The second organizing question "What are the foundations of the American political system?" entails an understanding of the historical, philosophical, and economic foundations of the American political system; the distinctive characteristics of American society and political culture; and the values and principles basic to American constitutional democracy, such as individual rights and responsibilities, concern for the public good, the rule of law, justice, equality, diversity, truth, patriotism, federalism, and the separation of powers. This question promotes examination of the values and principles expressed in such fundamental documents as the Declaration of Independence, the U.S. Constitution, The Federalist Papers, and landmark Supreme Court decisions. Study of the nation's core documents now is mandated by several states including California, Ohio, South Carolina, Florida, and Kentucky. The United States Commission on Immigration Reform in its 1997 Report to Congress (U.S. Commission on Immigration, 1997), strongly recommended attention to the nation's founding documents saying:
Civic instruction in public schools should be rooted in the Declaration of Independence, the Constitution-particularly the Preamble, the Bill of Rights, and the Fourteenth Amendment. Emphasizing the ideals in these documents is in no way a distortion of U.S. history. Instruction in the history of the United States, as a unique engine of human liberty notwithstanding its faults, is an indispensable foundation for solid civics training for all Americans.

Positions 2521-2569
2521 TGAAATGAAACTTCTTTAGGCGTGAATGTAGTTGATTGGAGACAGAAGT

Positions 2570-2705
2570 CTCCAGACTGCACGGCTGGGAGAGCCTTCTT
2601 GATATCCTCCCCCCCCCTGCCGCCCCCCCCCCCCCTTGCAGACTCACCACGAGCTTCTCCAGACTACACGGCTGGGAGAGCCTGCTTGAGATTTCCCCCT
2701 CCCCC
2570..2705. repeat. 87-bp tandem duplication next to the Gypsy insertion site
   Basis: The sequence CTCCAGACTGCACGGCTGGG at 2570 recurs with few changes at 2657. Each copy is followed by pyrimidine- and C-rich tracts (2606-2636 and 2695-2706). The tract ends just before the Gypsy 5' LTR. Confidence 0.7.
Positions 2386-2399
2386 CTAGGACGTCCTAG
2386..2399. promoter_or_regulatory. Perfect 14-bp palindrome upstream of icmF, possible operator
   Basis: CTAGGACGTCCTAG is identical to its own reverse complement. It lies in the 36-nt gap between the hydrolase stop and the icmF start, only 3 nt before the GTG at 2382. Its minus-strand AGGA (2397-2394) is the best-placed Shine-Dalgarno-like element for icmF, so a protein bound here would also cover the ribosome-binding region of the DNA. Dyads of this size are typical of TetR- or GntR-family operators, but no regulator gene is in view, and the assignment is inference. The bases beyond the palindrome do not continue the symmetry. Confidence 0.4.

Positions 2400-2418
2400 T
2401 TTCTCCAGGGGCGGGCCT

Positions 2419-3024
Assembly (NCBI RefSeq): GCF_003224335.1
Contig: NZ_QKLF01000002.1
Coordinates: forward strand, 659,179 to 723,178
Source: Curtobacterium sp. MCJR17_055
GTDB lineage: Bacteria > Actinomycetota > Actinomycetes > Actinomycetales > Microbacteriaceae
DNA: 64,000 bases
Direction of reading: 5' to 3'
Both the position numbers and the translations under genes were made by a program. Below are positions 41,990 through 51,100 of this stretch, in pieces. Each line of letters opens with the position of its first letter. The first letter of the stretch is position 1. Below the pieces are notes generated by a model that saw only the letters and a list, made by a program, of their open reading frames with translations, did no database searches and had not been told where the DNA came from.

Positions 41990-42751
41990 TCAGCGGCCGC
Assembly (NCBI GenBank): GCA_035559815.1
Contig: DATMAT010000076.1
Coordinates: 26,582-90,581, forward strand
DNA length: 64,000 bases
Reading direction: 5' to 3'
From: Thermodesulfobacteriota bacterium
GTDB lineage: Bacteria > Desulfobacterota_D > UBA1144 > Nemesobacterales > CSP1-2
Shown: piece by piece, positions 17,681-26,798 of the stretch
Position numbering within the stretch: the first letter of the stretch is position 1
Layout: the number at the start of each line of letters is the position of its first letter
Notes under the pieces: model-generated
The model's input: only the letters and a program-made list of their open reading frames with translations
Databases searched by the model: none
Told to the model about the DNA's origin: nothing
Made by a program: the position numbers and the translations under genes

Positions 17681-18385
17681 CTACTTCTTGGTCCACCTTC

Knowledge of the ideals, values, and principles set forth in the nation's core documents serves an additional and useful purpose. Those ideals, values, and principles are criteria which citizens can use to judge the means and ends of government, as well as the means and ends of the myriad groups that are part of civil society.
The third organizing question "How does the government established by the Constitution embody the purposes, values, and principles of American democracy?" helps citizens understand and evaluate the limited government they have ordained and established and the complex dispersal and sharing of powers it entails. Citizens who understand the justification for this system of limited, dispersed, and shared power and its design are better able to hold their governments-local, state, and national-accountable and to ensure that the rights of individuals are protected. They also will develop a considered appreciation of the place of law in the American political system, as well as of the unparalleled opportunities for choice and citizen participation that the system makes possible.